The Big One Is Coming: Should Californians Get Earthquake Insurance?

In disaster movies, California gets hit hard: The Golden Gate Bridge has fallen umpteen times. Los Angeles has been flattened by megaquakes and monstrous destruction. And let’s not even talk about the damage wrought by cyborgs sent back in time to ensure a nuclear holocaust. Thanks, Arnie.)
But the truth may be stranger—and more dramatic—than fiction. California is facing a major earthquake, say scientists, and residents of the Golden State should be prepared.
Yeah, yeah, we get it, say Californians. We know where to hide—we’re ready. But are they really? Well, if earthquake insurance is any indicator of readiness, the answer is a big, fat “NO”: Only about 10% of California homeowners have ponied up for the separate policy. The excuses for not having quake insurance are many: inertia due to long stretches between quakes, a mistaken belief that homeowner insurance has them covered, and, of course, cost.
None of this is exactly new. But since last month, it’s become far more vital. That’s because in March a U.S. Geological Survey report revealed there’s near certainty that in the next 30 years California will be hit by a quake with a magnitude of 6.7 or greater. That’s at least as powerful as the Northridge quake of 1994.) The odds of a quake with a magnitude of 8.0 or greater—bigger than San Francisco’s famed 1906 temblor—have increased from 4.7% to 7%.
“The message to homeowners is simply a reminder of what they should already know—that California is earthquake country and they should live every day like it could be the day of a big one,” said Ned Field, a USGS scientist and lead author of the most recent report.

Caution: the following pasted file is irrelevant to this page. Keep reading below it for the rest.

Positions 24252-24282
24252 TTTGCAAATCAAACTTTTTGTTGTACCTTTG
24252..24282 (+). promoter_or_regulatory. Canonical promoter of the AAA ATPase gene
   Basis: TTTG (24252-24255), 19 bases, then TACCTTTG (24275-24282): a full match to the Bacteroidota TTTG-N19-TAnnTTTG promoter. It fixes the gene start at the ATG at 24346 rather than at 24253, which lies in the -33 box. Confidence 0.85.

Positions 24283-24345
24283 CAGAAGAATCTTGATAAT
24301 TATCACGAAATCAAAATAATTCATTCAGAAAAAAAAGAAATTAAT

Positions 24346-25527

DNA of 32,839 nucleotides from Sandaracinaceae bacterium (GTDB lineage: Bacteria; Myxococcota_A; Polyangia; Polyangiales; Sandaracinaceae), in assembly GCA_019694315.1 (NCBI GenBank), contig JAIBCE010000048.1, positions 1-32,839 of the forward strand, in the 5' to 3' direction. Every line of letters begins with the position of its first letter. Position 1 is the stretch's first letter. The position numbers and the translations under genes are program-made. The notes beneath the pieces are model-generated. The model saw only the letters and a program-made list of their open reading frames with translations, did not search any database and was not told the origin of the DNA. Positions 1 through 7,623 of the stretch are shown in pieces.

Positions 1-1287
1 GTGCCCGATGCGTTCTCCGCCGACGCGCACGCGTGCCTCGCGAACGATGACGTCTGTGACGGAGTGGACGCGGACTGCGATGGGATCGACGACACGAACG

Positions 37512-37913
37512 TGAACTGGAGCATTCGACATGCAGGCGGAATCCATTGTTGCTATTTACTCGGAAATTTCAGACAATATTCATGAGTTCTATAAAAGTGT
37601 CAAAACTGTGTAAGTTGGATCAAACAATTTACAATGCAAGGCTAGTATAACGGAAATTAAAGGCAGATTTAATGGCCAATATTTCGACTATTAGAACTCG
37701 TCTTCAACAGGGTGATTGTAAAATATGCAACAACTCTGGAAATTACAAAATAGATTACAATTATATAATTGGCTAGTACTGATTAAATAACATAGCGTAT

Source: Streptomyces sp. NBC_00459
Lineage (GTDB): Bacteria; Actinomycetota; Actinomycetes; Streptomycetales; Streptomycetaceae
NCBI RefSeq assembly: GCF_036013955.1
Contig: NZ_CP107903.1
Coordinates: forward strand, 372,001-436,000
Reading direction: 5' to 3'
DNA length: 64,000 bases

Field’s certainty about the state’s seismic future is matched by Californians’ uncertainty about how earthquake insurance actually works. Even insurers aren’t clear on it.
“Trust me, it’s not intuitive,” said Glenn Pomeroy, CEO of the California Earthquake Authority.
Earthquake insurance as a separate policy is a relatively new thing. The Northridge quake was the catalyst for policies to protect against damage from quakes.
The Southern California shaker resulted in 57 deaths and about 9,000 injuries, and it was the costliest earthquake in U.S. history. Homeowners cashed in to the tune of $10 billion—which led many insurers to limit or stop covering the state due to such unexpectedly high payouts.
Long story short, the CEA was formed in 1996 as a public-private partnership that provides policies in California through 75% of major insurance companies. For example, if you receive an Allstate earthquake insurance bill, you’ll notice that the policy is actually from the CEA.
But even with the option for insurance and the increased likelihood of a megaquake, the number of policyholders has remained minuscule.
“Whether or not to buy earthquake insurance, that is an individual financial decision,” said Emily Cabral of United Policyholders, a nonprofit insurance information resource for consumers. “While it is important to get quotes and see if you can afford earthquake insurance, it is also important to see if you can afford not to have it. Ask yourself what would you do if your home was severely damaged by an earthquake. Where would you get the money to repair or rebuild?”
Rebuilding after an earthquake can be pricy—major repairs can cost over $50,000. And if you’re not insured, you’ll pay a “100 percent deductible,” as the organization’s website puts it.
Cabral suggests a “risk profile” to help homeowners decide. California residents can enter their street address or city name into an interactive map and get a quake forecast.
Don’t leave it to FEMA
Take the August 2014 quake in Napa. According to Pomeroy of the CEA, only about 5% to 6% of homeowners in the area held policies—which is even lower than the statewide average. After the disaster, 504 people filed claims and over $1.2 million was paid out, with 95% of claims closed so far.